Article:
An evaluation of serum allergen-specific immunoglobulin E (IgE) testing found that only 7 out of 89 tests conducted demonstrated clinical usefulness. The study was published in the Cleveland Clinic Journal of Medicine.
Conducted by Calgary Laboratory Services, the study found that these commonly-ordered allergy tests are often inaccurate and can have detrimental effects on patients’ lives.
The testing evaluated test procedures and results, scaling specificity and sensitivity findings, and included tests of several types of allergens including food, inhalents, drugs, venoms, latex, and more. The types of allergens being tested for often determined the efficacy of serum IgE testing. Food allergies, specifically, were found to be better suited to skin prick testing for more reliable results.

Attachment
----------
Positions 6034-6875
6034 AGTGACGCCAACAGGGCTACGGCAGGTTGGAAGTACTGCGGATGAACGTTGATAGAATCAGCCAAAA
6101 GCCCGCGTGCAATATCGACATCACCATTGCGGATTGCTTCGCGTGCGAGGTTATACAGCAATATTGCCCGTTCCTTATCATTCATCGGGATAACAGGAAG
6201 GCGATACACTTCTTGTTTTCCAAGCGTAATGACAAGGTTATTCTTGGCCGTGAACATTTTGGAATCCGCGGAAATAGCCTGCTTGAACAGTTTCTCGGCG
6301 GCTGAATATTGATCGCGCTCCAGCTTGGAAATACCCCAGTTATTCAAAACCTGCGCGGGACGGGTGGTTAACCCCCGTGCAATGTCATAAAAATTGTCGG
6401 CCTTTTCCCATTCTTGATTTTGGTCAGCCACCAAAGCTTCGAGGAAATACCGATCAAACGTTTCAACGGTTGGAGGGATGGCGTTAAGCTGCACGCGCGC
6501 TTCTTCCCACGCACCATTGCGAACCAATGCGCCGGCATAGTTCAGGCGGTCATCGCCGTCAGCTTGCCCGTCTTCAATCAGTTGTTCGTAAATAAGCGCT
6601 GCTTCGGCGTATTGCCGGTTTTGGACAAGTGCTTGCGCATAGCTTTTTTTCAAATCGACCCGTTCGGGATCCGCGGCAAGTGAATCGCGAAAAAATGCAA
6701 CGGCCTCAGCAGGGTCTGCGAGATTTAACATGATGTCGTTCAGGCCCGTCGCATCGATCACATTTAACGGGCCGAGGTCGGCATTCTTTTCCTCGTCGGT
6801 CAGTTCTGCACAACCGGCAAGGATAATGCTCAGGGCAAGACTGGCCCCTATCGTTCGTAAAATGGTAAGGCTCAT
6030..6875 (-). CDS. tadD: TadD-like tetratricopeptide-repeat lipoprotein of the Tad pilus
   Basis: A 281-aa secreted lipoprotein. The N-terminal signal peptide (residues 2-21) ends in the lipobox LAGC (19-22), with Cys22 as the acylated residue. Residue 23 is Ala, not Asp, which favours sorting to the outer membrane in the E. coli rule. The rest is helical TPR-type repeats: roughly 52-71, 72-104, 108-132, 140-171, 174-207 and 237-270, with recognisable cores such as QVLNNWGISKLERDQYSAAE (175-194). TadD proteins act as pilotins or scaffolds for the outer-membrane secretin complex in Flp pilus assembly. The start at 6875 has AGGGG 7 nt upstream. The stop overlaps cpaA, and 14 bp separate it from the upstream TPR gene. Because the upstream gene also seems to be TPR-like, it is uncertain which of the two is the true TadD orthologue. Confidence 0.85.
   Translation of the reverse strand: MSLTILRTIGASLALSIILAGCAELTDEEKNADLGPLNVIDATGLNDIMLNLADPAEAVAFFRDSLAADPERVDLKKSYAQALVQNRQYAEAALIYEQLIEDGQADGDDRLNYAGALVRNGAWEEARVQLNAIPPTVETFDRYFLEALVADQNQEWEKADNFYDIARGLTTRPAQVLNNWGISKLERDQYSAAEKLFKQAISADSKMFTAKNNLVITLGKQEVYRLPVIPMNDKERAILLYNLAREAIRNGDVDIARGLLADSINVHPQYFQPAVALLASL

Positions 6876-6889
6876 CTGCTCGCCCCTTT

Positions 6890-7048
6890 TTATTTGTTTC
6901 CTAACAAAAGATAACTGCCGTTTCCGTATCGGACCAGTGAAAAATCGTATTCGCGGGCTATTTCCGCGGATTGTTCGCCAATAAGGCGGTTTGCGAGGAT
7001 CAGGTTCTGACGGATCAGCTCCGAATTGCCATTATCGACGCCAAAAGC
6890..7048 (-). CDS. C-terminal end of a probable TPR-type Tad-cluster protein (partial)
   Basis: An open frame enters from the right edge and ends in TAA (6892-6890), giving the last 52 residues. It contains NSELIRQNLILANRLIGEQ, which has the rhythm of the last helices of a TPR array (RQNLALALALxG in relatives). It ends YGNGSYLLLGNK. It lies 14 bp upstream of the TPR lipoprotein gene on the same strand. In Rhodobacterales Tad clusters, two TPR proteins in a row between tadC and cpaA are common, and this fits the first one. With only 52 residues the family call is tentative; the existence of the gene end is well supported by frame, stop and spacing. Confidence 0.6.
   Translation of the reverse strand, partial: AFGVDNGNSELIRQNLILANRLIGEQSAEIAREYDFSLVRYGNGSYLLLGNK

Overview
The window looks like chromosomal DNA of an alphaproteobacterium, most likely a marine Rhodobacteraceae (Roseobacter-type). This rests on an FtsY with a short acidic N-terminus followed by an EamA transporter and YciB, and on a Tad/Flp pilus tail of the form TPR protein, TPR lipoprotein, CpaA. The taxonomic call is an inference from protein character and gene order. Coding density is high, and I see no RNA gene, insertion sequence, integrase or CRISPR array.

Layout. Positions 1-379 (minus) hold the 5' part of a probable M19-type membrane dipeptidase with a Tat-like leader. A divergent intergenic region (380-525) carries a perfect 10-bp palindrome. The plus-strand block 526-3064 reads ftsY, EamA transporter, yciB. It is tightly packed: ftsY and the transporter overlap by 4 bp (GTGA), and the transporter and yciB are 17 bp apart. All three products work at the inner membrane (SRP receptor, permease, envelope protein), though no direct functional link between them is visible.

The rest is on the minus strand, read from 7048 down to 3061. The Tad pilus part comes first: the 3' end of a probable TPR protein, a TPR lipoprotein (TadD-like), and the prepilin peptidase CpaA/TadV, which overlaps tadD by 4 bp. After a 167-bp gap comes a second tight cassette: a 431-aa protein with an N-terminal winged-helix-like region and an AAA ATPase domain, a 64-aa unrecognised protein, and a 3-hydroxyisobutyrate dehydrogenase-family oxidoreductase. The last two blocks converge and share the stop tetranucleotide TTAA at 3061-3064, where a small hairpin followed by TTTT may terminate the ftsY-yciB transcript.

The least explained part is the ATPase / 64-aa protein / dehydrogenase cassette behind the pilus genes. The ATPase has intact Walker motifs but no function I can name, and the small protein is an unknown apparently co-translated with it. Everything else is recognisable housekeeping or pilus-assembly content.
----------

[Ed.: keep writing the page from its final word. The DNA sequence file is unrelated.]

American Academy of Allergy, Asthma & Immunology agrees.
The AAAAI has joined with the Choosing Wisely campaign against using indiscriminate IgE testing to evaluate allergies. The study authors say that the poor performance of serum allergen-specific IgE tests should be avoided when diagnosing and treating suspected food allergies.